I remember saying to my analyst at one point, “When you asked me about my sex life; you should also have asked about my attitude to money,” and he agreed. It was equally important and equally hidden.

I was brought up in a family with the unspoken rule: we did not talk about money. It was a taboo subject, considered crass, vulgar, and more scandalous than speaking of sex, which might be mentioned sotto voce, in certain circumstances.

Perhaps, this was partly because my mother, who came from modest circumstances, had married my father, a wealthy man twenty years her senior, in somewhat dubious circumstances I was to discover. We were always told my father was a widower. His first wife had died, which was true. However, this happened six months after my mother married my father and not before. Indeed, and quite shockingly the three of them had all lived together in the large house and garden where I was born, a situation I described in a book called “Love Child.”

When my own first husband told me he had fallen in love with another woman and was thinking of leaving me, my mother then broke her rule and said, “ Watch out he doesn’t give your money to the girlfriend! ” which was what had happened, obviously, in her own case. My father heaped his young and beautiful wife with jewelry, took her on glamorous trips, and when he died left her his fortune.

Certainly Freud knew the importance of money. It runs like a livid scar through the five case histories and is particularly prevalent in the Ratman case where rats are often equated with money. There is the particular importance of the father’s legacy; the small sum of money the Ratman is asked to pay back to the officer which causes so much distress; the conflict between the lady he loves and the rich cousin he might marry if he finishes his studies; the strange story of the man who irons his money but masturbates young women with his fingers, transforming his shame at his disreputable behavior with the girls into a fastidiousness with florins . Above all there is the evocative dream of the girl the Ratman sees on the stairs and believes to be Freud’s daughter and that Freud would like him to marry her. He dreams of her with dung rather than eyes which Freud interprets as wishing to marry her not for her beaux yeux but for her money.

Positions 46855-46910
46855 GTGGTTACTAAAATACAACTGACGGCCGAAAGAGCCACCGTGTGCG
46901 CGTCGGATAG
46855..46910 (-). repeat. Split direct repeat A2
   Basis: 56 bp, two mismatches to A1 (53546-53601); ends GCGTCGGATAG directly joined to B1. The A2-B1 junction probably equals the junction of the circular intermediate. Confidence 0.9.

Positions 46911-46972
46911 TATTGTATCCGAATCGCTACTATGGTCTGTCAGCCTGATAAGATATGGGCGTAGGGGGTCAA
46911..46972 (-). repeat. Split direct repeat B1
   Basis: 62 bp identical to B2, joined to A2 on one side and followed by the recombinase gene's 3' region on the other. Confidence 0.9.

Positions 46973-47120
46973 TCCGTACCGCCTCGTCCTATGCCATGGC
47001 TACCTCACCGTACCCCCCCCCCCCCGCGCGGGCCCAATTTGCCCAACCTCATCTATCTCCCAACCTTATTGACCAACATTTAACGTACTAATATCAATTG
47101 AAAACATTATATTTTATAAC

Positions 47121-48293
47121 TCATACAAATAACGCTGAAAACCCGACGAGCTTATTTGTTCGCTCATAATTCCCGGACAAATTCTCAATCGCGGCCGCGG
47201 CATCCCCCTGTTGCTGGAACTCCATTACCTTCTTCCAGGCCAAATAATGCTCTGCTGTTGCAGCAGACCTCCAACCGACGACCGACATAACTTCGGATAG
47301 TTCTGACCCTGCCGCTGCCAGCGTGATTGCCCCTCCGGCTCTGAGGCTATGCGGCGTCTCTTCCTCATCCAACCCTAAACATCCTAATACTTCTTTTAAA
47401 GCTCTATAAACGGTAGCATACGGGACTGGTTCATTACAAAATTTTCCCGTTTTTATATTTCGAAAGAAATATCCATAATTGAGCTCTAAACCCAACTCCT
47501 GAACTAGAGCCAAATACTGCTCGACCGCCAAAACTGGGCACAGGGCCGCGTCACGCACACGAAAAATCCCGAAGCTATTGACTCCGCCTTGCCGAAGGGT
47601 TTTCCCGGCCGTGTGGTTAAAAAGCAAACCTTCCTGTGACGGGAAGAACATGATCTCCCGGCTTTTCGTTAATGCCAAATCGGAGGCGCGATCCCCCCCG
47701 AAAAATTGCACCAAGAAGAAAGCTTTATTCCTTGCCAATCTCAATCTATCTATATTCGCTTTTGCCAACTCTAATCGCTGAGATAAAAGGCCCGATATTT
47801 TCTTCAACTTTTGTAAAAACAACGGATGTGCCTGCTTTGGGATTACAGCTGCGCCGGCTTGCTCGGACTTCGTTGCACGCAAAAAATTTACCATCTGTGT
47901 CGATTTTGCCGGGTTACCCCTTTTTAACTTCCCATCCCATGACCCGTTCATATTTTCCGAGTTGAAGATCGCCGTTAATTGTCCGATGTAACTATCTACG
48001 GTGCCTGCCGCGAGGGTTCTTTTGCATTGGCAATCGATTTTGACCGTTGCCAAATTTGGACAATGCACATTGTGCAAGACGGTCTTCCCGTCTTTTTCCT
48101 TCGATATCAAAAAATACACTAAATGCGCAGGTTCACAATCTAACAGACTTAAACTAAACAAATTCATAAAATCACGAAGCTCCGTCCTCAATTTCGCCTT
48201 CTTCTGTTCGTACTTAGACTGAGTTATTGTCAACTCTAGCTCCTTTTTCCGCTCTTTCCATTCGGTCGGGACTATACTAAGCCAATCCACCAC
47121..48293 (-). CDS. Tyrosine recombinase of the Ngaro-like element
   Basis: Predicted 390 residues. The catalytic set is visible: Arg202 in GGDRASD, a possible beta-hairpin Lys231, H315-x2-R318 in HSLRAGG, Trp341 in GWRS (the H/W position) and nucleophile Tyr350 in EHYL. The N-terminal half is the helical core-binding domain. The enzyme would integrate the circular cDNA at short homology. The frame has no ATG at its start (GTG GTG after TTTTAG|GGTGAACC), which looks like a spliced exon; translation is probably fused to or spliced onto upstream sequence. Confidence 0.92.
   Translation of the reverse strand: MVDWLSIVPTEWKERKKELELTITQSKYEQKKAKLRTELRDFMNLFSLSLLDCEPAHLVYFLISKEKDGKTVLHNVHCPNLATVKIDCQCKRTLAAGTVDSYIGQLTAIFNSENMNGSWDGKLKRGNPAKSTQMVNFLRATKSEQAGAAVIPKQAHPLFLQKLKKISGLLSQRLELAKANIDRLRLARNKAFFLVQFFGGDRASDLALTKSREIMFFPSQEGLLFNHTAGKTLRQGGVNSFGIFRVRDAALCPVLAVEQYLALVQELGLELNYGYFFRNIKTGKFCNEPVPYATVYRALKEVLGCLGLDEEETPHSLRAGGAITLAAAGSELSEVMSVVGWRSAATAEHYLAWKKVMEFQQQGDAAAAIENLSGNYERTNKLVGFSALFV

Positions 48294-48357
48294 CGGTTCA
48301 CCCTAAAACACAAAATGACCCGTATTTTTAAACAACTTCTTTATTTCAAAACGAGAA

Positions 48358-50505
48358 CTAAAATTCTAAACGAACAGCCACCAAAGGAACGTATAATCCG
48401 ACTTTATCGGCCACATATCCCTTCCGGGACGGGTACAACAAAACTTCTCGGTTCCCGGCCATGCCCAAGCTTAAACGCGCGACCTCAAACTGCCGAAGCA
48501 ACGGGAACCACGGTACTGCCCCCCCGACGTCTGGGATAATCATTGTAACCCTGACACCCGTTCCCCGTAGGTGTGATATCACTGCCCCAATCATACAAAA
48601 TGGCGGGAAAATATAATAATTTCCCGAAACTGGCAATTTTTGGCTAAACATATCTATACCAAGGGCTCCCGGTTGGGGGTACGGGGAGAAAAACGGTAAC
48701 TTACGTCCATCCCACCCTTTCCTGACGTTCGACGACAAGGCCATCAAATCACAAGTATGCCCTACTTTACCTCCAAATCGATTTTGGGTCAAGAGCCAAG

It has taken the years and several losses for me to realize that money like everything else is not a magic or a hidden matter. There is no shame in having or not having money. It is simply a fact and needs to be brought into the open. We need to find out exactly what we have, how much we will be paid for our services, how much we should pay others, what lies in store for us in the future. It is no crime to bring the matter up into the light of day.

As the poet asks the old leech gatherer in Wordsworth’s poem, so must we inquire:

"My question eagerly did I renew,

"How is it that you live, and what is it you do?"

He with a smile did then his words repeat;

And said that, gathering Leeches, far and wide

He travelled; stirring thus about his feet

The waters of the Pools where they abide.

"Once I could meet with them on every side;

But they have dwindled long by slow decay;

Yet still I persevere, and find them where I may."

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